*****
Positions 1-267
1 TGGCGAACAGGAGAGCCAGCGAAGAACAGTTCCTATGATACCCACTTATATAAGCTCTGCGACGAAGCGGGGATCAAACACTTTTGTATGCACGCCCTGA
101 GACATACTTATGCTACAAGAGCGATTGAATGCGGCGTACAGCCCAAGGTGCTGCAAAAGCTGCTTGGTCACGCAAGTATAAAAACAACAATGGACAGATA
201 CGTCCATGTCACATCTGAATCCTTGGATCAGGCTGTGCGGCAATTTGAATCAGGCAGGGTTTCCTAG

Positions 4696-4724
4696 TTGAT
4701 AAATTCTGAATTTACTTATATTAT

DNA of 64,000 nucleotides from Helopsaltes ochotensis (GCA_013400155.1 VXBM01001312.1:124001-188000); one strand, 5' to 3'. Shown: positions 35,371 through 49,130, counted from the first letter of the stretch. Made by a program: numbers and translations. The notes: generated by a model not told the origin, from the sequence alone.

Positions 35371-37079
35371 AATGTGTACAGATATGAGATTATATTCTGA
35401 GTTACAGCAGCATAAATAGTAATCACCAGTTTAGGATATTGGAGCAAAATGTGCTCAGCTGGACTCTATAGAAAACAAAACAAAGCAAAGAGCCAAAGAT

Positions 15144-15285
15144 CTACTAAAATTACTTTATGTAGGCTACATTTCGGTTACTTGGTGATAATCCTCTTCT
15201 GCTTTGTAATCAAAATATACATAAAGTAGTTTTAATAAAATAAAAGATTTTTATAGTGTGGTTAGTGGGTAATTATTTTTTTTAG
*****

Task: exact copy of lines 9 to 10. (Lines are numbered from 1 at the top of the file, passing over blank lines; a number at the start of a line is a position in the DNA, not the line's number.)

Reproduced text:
Positions 35371-37079
35371 AATGTGTACAGATATGAGATTATATTCTGA